Tag: Conservatives

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Dostoevsky paid attention to the dramatic conventions of hagiography: A biblical parable would teach people more than any Cartesian meditation. The sayings of the Desert Fathers are part and parcel of Dostoevsky’s literary device. This is how Father Zosima is introduced in the book: as an elder surrounded by disciples, weak and strong, who are […]

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Are Conservatives Fresh Out of Ideas for Cities?

 

In the conservative state of Texas, the largest city that regularly elects a conservative mayor is Fort Worth. Across the nation, it is uncommon for midsize and large cities to elect right-of-center mayors. The notable exception would be New York City, which has elected Rudolph Giuliani and Michael Bloomberg in recent memory.

Why do conservatives struggle to win elections in big cities? Do conservatives have any policy solutions that appeal to urban dwellers? Do city residents reluctantly turn to conservative candidates to address hard issues like rampant crime or budget crises, or after preferred candidates face personal corruption scandals?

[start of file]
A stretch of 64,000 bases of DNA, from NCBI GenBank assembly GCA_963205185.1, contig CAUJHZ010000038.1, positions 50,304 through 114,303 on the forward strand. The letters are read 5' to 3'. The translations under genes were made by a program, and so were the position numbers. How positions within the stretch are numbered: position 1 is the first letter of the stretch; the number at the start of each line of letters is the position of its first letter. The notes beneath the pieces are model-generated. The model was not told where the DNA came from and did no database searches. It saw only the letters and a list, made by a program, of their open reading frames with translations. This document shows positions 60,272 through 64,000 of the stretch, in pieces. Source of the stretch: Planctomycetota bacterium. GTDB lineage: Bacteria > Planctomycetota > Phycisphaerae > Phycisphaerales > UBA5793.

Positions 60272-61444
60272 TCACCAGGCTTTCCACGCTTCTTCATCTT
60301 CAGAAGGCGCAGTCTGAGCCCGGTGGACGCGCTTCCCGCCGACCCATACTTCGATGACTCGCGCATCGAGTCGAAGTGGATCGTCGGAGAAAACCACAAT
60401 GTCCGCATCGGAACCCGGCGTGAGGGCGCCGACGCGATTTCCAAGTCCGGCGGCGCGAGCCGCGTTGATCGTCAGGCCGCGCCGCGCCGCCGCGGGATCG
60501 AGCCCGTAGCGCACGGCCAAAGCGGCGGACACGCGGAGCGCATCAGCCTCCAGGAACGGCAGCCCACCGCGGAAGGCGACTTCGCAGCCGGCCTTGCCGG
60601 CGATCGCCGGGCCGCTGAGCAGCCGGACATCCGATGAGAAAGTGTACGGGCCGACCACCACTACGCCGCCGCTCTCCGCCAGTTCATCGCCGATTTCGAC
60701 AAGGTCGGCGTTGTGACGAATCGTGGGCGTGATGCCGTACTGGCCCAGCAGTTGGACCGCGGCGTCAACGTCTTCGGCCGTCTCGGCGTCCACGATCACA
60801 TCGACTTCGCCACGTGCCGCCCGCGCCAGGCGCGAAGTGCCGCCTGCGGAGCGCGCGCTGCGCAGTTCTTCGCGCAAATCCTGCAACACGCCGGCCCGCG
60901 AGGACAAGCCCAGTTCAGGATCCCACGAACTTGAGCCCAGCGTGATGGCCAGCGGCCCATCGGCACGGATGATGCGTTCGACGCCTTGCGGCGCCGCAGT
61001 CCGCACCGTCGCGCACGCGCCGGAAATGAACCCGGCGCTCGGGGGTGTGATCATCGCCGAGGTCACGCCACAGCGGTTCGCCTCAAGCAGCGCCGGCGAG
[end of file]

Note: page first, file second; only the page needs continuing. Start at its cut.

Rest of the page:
David French of National Review and Greg Corombos of Radio America applaud the West Virginia legislature for impeaching four of the state’s five state supreme court justices for gross mismanagement of taxpayer dollars.  They also roll their eyes as the 9th U.S. Circuit Court of Appeals upholds a California law requiring any guns subsequently purchased in the state must include features that don’t actually exist.  And they unload on “conservatives” from Michael Gerson to Steve Schmidt, who contend that conservatives need to vote for Democrats because supposedly the only way to save the Republican Party is to burn it to the ground.

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There are a lot of great, informative articles of which immigration patriots should be aware. Count on your pal Freesmith to bring them to the attention of my friends at Ricochet. First is Patrick McDermott’s excellent follow-up to his piece in American Renaissance, this one published in VDare. It’s called, “NY-14 Winner Ocasio-Cortez No Fluke […]